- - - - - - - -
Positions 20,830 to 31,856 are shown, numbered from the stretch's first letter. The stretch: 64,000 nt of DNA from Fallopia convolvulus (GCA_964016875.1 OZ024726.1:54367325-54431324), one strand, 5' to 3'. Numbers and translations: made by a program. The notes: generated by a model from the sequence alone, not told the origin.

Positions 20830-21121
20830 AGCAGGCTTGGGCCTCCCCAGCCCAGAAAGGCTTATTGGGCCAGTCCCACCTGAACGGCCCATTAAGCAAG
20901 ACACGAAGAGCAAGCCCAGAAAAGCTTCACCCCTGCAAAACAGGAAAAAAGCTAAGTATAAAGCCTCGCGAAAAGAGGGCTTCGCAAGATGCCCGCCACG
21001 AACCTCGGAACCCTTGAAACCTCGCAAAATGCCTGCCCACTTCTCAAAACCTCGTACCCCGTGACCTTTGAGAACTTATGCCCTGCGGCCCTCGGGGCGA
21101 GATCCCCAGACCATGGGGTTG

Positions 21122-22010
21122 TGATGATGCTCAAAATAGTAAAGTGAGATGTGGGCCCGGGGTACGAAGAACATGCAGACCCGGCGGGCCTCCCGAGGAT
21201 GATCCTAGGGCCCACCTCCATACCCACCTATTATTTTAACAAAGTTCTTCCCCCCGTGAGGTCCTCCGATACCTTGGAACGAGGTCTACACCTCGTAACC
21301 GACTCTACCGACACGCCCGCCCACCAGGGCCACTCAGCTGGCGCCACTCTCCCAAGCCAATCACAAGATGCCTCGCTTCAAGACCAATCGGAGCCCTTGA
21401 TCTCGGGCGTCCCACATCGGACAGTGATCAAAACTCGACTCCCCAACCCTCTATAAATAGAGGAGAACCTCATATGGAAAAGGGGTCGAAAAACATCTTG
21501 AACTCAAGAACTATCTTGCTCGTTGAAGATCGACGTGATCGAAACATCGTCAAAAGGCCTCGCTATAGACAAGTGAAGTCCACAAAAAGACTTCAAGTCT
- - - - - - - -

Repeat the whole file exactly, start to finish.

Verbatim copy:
Positions 20,830 to 31,856 are shown, numbered from the stretch's first letter. The stretch: 64,000 nt of DNA from Fallopia convolvulus (GCA_964016875.1 OZ024726.1:54367325-54431324), one strand, 5' to 3'. Numbers and translations: made by a program. The notes: generated by a model from the sequence alone, not told the origin.

Positions 20830-21121
20830 AGCAGGCTTGGGCCTCCCCAGCCCAGAAAGGCTTATTGGGCCAGTCCCACCTGAACGGCCCATTAAGCAAG
20901 ACACGAAGAGCAAGCCCAGAAAAGCTTCACCCCTGCAAAACAGGAAAAAAGCTAAGTATAAAGCCTCGCGAAAAGAGGGCTTCGCAAGATGCCCGCCACG
21001 AACCTCGGAACCCTTGAAACCTCGCAAAATGCCTGCCCACTTCTCAAAACCTCGTACCCCGTGACCTTTGAGAACTTATGCCCTGCGGCCCTCGGGGCGA
21101 GATCCCCAGACCATGGGGTTG

Positions 21122-22010
21122 TGATGATGCTCAAAATAGTAAAGTGAGATGTGGGCCCGGGGTACGAAGAACATGCAGACCCGGCGGGCCTCCCGAGGAT
21201 GATCCTAGGGCCCACCTCCATACCCACCTATTATTTTAACAAAGTTCTTCCCCCCGTGAGGTCCTCCGATACCTTGGAACGAGGTCTACACCTCGTAACC
21301 GACTCTACCGACACGCCCGCCCACCAGGGCCACTCAGCTGGCGCCACTCTCCCAAGCCAATCACAAGATGCCTCGCTTCAAGACCAATCGGAGCCCTTGA
21401 TCTCGGGCGTCCCACATCGGACAGTGATCAAAACTCGACTCCCCAACCCTCTATAAATAGAGGAGAACCTCATATGGAAAAGGGGTCGAAAAACATCTTG
21501 AACTCAAGAACTATCTTGCTCGTTGAAGATCGACGTGATCGAAACATCGTCAAAAGGCCTCGCTATAGACAAGTGAAGTCCACAAAAAGACTTCAAGTCT